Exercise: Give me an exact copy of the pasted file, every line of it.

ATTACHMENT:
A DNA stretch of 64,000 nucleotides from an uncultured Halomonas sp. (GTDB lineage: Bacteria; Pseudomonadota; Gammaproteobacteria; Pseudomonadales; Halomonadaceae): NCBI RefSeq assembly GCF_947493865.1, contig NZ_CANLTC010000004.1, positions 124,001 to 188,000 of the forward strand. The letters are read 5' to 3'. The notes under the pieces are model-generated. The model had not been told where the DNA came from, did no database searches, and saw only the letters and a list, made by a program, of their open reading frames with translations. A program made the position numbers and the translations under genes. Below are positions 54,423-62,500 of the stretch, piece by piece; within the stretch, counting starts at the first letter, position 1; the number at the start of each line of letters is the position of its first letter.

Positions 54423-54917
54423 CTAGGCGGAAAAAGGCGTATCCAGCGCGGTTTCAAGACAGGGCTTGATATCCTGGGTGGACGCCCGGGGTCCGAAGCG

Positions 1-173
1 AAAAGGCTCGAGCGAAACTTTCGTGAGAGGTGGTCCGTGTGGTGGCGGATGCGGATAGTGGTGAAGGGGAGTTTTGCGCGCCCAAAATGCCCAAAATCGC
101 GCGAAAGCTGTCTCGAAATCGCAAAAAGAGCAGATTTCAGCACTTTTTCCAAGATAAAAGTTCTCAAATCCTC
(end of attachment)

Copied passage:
A DNA stretch of 64,000 nucleotides from an uncultured Halomonas sp. (GTDB lineage: Bacteria; Pseudomonadota; Gammaproteobacteria; Pseudomonadales; Halomonadaceae): NCBI RefSeq assembly GCF_947493865.1, contig NZ_CANLTC010000004.1, positions 124,001 to 188,000 of the forward strand. The letters are read 5' to 3'. The notes under the pieces are model-generated. The model had not been told where the DNA came from, did no database searches, and saw only the letters and a list, made by a program, of their open reading frames with translations. A program made the position numbers and the translations under genes. Below are positions 54,423-62,500 of the stretch, piece by piece; within the stretch, counting starts at the first letter, position 1; the number at the start of each line of letters is the position of its first letter.

Positions 54423-54917
54423 CTAGGCGGAAAAAGGCGTATCCAGCGCGGTTTCAAGACAGGGCTTGATATCCTGGGTGGACGCCCGGGGTCCGAAGCG

Positions 1-173
1 AAAAGGCTCGAGCGAAACTTTCGTGAGAGGTGGTCCGTGTGGTGGCGGATGCGGATAGTGGTGAAGGGGAGTTTTGCGCGCCCAAAATGCCCAAAATCGC
101 GCGAAAGCTGTCTCGAAATCGCAAAAAGAGCAGATTTCAGCACTTTTTCCAAGATAAAAGTTCTCAAATCCTC